In our medical lives, perhaps our most valued assets are our colleagues. In rural general practice few are more valued than those in obstetrics. We will always be grateful for the privilege of having worked with Dr Johannes (Johs) Asfeldt.
Johs attended medical school in Copenhagen, class of 1959, and practised there and in the US, Canada, Kenya, Tanzania, and Zimbabwe over a 41-year career. He practised in urban centres in Missouri and North Dakota and in solo rural posts in Newfoundland (Grenfell Mission based in St. Anthony), Yukon, Minnesota, Alberta, and BC. His later career was punctuated by eight lengthy trips to African hospitals to volunteer and teach. Throughout, he remained a dedicated father, husband, and grandfather, Rotarian, pilot, and Christian. Johs had a lifelong commitment to women’s health in underserviced areas and he was as comfortable in the left seat of his beloved plane (C-GWEU) as he was in the OR and delivery suite. Theologically liberal, he respected both life and autonomy, and served wholeheartedly wherever he had the opportunity.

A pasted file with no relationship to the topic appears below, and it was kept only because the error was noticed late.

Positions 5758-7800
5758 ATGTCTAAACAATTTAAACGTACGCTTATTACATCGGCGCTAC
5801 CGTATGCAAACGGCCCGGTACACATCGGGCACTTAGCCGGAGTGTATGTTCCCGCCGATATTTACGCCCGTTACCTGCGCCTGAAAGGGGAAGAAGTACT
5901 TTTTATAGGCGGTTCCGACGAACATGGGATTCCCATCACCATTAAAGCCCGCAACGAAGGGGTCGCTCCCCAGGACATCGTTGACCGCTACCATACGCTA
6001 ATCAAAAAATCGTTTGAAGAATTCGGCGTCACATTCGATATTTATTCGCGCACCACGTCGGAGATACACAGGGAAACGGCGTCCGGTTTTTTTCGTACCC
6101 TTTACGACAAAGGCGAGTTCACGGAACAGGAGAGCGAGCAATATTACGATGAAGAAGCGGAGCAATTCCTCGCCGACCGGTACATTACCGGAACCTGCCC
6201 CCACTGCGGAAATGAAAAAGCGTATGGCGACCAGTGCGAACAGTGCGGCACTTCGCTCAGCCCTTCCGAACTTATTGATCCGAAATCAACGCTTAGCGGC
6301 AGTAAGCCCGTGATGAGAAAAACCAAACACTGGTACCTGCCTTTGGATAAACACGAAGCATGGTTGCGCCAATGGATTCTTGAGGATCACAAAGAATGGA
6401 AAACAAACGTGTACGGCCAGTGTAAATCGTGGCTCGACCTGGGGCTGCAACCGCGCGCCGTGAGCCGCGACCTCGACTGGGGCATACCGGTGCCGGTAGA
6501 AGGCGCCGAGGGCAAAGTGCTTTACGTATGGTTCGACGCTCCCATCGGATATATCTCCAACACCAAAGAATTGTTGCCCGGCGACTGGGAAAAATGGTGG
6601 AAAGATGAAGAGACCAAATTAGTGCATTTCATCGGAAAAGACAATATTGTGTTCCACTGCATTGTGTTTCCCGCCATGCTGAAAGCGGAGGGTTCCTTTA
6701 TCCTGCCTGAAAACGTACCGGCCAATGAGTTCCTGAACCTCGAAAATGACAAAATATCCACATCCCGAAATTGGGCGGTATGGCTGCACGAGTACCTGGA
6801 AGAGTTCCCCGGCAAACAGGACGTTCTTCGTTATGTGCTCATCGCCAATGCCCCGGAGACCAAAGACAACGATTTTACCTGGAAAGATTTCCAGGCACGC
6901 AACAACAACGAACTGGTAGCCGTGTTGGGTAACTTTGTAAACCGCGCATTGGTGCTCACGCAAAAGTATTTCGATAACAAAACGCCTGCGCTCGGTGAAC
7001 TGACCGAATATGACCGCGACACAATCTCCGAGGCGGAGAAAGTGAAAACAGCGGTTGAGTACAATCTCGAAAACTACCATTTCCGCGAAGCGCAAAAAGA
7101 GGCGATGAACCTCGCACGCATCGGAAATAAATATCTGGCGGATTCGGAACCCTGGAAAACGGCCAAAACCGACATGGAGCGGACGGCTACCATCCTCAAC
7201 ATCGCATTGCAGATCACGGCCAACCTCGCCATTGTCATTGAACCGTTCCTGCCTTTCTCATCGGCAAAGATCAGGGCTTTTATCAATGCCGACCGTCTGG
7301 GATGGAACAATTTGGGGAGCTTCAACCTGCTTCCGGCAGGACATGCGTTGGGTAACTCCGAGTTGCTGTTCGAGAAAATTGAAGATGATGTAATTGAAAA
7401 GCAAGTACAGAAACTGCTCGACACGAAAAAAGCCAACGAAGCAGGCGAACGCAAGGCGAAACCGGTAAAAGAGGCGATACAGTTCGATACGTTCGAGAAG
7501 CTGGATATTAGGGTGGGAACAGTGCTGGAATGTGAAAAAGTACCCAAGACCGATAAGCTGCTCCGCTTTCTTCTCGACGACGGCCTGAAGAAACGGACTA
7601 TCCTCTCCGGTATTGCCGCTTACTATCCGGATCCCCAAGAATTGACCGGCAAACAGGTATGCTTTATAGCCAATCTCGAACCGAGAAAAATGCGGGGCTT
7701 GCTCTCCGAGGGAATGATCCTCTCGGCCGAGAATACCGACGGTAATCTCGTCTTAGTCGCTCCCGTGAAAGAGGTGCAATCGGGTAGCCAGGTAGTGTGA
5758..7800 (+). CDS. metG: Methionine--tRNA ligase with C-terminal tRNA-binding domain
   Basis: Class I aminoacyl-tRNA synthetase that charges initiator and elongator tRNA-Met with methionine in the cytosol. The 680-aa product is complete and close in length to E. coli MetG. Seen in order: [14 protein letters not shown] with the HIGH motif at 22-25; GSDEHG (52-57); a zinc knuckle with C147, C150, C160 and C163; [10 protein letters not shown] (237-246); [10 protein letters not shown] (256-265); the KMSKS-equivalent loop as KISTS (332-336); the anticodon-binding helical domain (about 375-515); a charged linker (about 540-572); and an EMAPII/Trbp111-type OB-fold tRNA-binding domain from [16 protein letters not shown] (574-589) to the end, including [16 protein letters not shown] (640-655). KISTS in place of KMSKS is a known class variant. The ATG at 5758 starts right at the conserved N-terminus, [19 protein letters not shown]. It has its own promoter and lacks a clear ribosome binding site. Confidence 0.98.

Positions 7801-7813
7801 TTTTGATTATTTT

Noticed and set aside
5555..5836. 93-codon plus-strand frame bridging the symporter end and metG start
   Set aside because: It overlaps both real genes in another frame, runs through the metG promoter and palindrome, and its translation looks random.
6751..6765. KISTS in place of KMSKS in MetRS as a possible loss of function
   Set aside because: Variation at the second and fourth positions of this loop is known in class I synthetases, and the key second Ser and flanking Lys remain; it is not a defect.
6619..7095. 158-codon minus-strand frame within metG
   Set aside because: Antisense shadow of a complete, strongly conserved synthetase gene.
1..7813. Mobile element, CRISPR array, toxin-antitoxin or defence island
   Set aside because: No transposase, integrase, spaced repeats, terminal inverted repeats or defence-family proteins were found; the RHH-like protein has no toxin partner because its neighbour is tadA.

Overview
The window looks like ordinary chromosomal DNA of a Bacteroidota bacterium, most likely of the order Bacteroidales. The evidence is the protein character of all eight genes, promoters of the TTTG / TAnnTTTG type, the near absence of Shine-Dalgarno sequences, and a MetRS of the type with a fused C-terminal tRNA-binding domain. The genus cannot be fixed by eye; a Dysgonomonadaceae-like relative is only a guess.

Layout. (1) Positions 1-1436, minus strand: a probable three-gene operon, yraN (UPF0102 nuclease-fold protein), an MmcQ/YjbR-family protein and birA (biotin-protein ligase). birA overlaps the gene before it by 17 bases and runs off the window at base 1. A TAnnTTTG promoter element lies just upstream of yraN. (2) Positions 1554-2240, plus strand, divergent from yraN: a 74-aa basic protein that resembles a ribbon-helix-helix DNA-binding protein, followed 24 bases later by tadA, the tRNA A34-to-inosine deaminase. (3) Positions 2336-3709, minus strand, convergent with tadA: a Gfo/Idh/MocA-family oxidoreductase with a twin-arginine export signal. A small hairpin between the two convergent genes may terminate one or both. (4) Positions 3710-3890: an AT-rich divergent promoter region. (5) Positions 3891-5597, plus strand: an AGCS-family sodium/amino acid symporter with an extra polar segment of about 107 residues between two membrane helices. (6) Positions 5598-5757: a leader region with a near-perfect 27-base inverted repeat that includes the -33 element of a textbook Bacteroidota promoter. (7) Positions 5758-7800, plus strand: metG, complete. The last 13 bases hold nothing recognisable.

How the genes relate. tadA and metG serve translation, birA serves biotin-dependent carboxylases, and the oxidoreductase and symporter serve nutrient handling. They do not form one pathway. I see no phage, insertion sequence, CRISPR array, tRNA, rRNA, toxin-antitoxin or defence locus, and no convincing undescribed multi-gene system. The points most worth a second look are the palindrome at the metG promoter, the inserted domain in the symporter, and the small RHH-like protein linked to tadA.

We’d like to share a story from his time in Dawson Creek to help you appreciate Johs. Typically, he would be called in by an anxious and exhausted GP at 3:00 a.m., and through the -40 °C weather he came to attend an obstetrical emergency. Always prompt, a careful consult was provided and cesarean would be recommended and OR called. Five minutes later he would be fast asleep and 20 minutes later scrubbed and ready to go. How we appreciated his calm and confidence. Twenty years later, after dementia took hold, he still enjoyed reading his obstetrics texts and asking his devoted wife, Janeen, about the call schedule.
Small communities around the world benefit from dedicated physicians and surgeons. We will cherish the memory of Johs Asfeldt, an exemplar of small-town obstetrics.
—Steve Ashwell, MD
—Ulrike Meyer, MD